What are the financial, social, and human costs of misinformation? What is the price that businesses, hospitals, civil society groups, and schools pay for false or misleading information online? How can researchers support public officials and especially the communities targeted by disinformation campaigns when costing out “fake news funds” and building capacity for digital resilience? Can we put a price tag on misinformation, and if so, how, and who is responsible for paying it?
This workshop invited academics, journalists, civil society actors, and private industry leaders to engage with these questions in order to understand the true costs of misinformation, and in doing so, better inform policies on internet governance, private sector regulation, and technological innovation. We aim to expand the terms of debate in disinformation studies and bring communication and digital politics scholars in conversation with economists, climate change modeling experts, humanitarian and human rights workers, and public health scholars. By bringing together experts in adjacent fields developing impact assessment models, crisis response frameworks, auditing tools, and accountability guidelines and mechanisms, this event explored novel and creative explanatory models to study the impacts of misinformation and advances a “whole-of-society approach” (Donovan et al 2021).
At the same time, this workshop invited critical inquiry into methodology: what can qualitative researchers and ethnographers learn from quantitative scholars and risk analysts when attempting to measure impacts, effects, harms, and unintended consequences of mis- and disinformation? Crucially, we aimed to have reflexive debate around the politics and ethics of measurement and funding: what are the opportunities and risks when developing precise metrics, and how do we recognize distortions and power asymmetries in who and what get to be counted (Krause 2014; Madianou et al 2019)? When understanding misinformation impacts, how can we nuance existing models of media effects that takes into consideration audience agency and accountability in sharing misinformation (Chadwick & Vaccari 2019; Madrid-Morales et al 2021; Tandoc et al 2019)?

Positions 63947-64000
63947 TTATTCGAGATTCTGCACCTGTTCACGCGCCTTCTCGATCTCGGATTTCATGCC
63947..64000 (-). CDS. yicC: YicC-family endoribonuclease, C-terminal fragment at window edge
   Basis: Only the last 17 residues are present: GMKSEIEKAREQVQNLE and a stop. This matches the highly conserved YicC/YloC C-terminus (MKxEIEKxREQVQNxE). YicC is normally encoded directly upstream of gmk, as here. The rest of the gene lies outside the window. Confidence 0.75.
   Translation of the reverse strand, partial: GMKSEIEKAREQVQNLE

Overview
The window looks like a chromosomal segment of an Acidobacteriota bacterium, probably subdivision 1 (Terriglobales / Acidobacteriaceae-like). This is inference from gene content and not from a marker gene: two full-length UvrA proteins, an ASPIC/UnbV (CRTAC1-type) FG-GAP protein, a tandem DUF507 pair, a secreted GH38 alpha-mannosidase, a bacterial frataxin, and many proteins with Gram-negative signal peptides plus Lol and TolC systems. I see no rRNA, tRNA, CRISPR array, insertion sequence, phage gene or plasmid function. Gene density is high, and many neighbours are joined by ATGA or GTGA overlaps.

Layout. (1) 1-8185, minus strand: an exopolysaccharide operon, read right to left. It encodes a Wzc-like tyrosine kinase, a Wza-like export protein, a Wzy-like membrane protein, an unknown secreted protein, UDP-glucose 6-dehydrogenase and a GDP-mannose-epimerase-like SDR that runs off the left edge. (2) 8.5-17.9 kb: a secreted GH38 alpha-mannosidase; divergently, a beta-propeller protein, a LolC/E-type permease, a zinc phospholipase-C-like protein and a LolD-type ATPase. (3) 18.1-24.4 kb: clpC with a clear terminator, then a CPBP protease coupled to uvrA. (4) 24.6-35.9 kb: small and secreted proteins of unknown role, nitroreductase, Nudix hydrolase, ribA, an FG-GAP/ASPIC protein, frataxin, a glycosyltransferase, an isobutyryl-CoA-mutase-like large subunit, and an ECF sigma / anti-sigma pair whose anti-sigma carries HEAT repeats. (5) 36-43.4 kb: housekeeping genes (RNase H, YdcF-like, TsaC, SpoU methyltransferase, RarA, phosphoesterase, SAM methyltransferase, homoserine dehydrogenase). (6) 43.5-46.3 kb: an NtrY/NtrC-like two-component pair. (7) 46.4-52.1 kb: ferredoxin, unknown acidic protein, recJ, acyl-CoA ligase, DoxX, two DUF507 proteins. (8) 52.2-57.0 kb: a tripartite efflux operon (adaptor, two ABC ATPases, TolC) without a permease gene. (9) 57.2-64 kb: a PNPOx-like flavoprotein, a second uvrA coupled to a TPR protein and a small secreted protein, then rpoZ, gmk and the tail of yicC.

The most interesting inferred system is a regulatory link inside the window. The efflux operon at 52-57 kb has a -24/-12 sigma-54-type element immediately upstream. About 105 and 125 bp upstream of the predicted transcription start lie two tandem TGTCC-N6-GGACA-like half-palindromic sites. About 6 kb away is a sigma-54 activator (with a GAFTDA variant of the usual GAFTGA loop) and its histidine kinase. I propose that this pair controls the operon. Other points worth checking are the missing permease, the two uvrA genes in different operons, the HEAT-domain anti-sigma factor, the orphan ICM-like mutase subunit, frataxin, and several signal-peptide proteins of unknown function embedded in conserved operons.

At the Shorenstein Center, we host workshops that bring researchers in conversation with policymakers, journalists and community organizers. This is a unique opportunity to present current research, have lively debate about new or speculative frameworks, and explore collaborations.
Read the full True Costs of Misinformation Workshop Agenda and Paper Abstracts here (PDF).
Call for Papers (posted Fall 2021)
Two tracks are available for participants: 1) The Presenter Track invites those who have current or future research on related themes. They will be assigned to panels (where they present for 15 minutes) or roundtables (where they present short opening statements before dynamic Q&A) 2) The Respondent Track invites those with research or practical experience related to the topic and will be expected to prepare questions and responses to the Presenters. As with other workshops, there will be opportunities for networking and mentoring.
Relevant paper topics for this conference include, but are not limited to, the following:
- Climate change research meets disinformation studies: what can disinformation studies learn from climate change impact assessment models? What are the “costs of inaction” to a healthy information environment?
- Economics of disinformation: how are financial markets affected by fake news? Does fake news lead to economic insecurity? How can we put a price tag on opportunity costs? What are the financial costs to businesses (Cavazos 2019)?
- Media “effects” of fake news events to public perceptions and attitudes: What are case studies that illustrate causal impacts? What are the opportunities and risks of “bringing back” Effects Tradition frameworks to political communication studies (Anderson 2021)?
- Casualties of fake news: counting the dead, costs of war and conflict (Crawford 2019), the politics of grievability (Butler 2016) and the differential value of communities harmed by disinformation enabled by platforms (Tworek 2021)
- Disinformation-for-profit: ad fraud, ad tech (Braun & Eklund 2019), cyberscams, pyramid schemes, disinformation strategists, entrepreneurs, and paid troll armies around the world (Ong & Cabanes 2019)
- Fake news-busting in global context: opportunities and risks of interventions such as fact-checking, media freedom and media literacy campaigns (Udupa 2019)
- Targeted harassment: journalists and human rights workers facing death threats and cyberattacks; organizational resilience, cybersecurity and mental health support for workers (Ong et al 2021); racially targeted misinformation (Collins-Dexter 2020; Reddi et al 2021)